The rise of virtual influencers is inevitable, becoming the fruit of the digital environment we live in — 5G, AI, Blockchain, and NFTs.
As Gen Zers show increasing interest in two-dimensional (“二次元”) ACG content, a growing number of brands are adopting virtual KOLs to entice these fans.
Virtual idols may not yet replace real celebrities, but one of their biggest advantages is their ability to collect data and engage with every single customer.
“Did you think virtual people don’t need to work?” So says Ayayi, China’s first meta-human, created by Ranmai Technology, in a post on Xiaohongshu. The virtual KOL joined Hangzhou-based conglomerate Alibaba recently as digital manager of Tmall Super Brand. There she juggles multiple identities: NFT artist, digital curator, fashion brand manager, top digital person, and so on. Her first task was to jointly release NFT moon cakes for this year’s Mid-Autumn Festival on Tmall Super Brand Day.
Ayayi, who was created in May of 2021, is one of the many AI influencers in China’s virtual idol industry, which grew to a value of $540 million in 2020, an increase of 70.3 percent year on year, and is expected to reach $970 million this year, according to data from iiMedia Research. As idols continue to be a key marketing strategy to drive company sales in China, local companies are experimenting with digitally-created KOLs. These influencers present a safer alternative to traffic stars like Kris Wu, Zhang Zhehan, Zhao Wei, and Lucas Huang, all currently caught up in scandals.
Virtual idols are fully AI-developed characters that bear a close resemblance to humans but are powered by advanced animation technology. They make realistic facial expressions and body movements and mimic the actions of a real person. Virtual idols are blank. When they are “born,” they only have a voice and appearance developed digitally by their creators.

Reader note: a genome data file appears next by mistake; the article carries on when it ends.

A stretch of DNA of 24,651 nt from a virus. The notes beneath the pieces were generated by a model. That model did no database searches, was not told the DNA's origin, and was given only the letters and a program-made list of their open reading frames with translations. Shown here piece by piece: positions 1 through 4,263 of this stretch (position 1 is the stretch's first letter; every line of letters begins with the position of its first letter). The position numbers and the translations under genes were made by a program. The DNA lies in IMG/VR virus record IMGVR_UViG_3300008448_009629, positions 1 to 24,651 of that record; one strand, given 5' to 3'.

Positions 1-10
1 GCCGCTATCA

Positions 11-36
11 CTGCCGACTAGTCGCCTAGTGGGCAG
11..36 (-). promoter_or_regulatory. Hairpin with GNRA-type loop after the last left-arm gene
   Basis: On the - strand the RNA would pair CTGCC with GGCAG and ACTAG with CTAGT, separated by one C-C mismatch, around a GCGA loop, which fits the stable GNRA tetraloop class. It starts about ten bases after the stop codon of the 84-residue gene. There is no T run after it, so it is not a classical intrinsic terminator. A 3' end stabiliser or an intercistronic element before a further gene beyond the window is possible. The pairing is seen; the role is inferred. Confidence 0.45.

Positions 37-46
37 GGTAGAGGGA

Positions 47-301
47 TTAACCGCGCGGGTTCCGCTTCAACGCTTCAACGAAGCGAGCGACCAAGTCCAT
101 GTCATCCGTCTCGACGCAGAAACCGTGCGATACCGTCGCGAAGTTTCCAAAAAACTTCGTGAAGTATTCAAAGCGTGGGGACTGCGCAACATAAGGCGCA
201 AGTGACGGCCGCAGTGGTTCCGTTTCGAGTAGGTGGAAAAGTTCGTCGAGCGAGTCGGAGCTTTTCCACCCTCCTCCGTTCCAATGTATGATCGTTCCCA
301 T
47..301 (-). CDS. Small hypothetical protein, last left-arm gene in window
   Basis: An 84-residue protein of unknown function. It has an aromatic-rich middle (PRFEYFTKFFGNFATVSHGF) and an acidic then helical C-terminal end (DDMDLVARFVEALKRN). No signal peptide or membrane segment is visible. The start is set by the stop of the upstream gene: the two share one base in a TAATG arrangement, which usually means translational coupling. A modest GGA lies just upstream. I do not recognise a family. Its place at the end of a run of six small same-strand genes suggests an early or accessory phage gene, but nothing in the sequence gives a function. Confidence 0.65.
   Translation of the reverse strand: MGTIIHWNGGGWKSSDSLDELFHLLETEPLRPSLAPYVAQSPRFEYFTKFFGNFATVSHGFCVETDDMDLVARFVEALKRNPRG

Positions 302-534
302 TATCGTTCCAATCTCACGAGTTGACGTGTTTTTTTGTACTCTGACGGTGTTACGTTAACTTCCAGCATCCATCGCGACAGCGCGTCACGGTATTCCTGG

Since the beginning of 2021, several other Chinese companies have turned to the stability of these digital partners. Hangzhou-based C-beauty giant Florasis released its namesake AI ambassador, domestic haircare label Centaine announced the virtual KOL Ling as its brand spokesperson, and China jewelry maker IDO created the digital idol Beco. As such, Jing Daily investigates whether a new era of idols is here and exactly how these virtual influencers can benefit brands.
China’s biggest virtual idol: Luo Tianyi
In the nine years since her “outset,” virtual singer Luo Tianyi has become a virtual celebrity. In 2019, she had a holographic concert with China’s top pianist, Lang Lang. The event was a huge success, attracting thousands of fans to the arena. Luo’s fans have been writing songs, composing music, and drawing illustrations for her. These creations have provided content and helped her develop a personality controlled by the creator. Compared to real-life stars, virtual idols grow up on UGC (user-generated content) and — to a point — are malleable to fans.
“An obvious advantage of virtual celebrities is that their image is controllable,” states Aslada Gu, product & innovation director at Gusto Luxe, which is helping to provide innovative marketing solutions to brands. Undisputedly, scandals and bad behavior are issues you rarely see from them. And, while real people have limitations, the application scenarios of virtual idols are more extensive. Gu observes that a “virtual spokesperson can be 24/7 present on multiple sites, [while] providing the possibility to its followers to interact with them one-on-one.”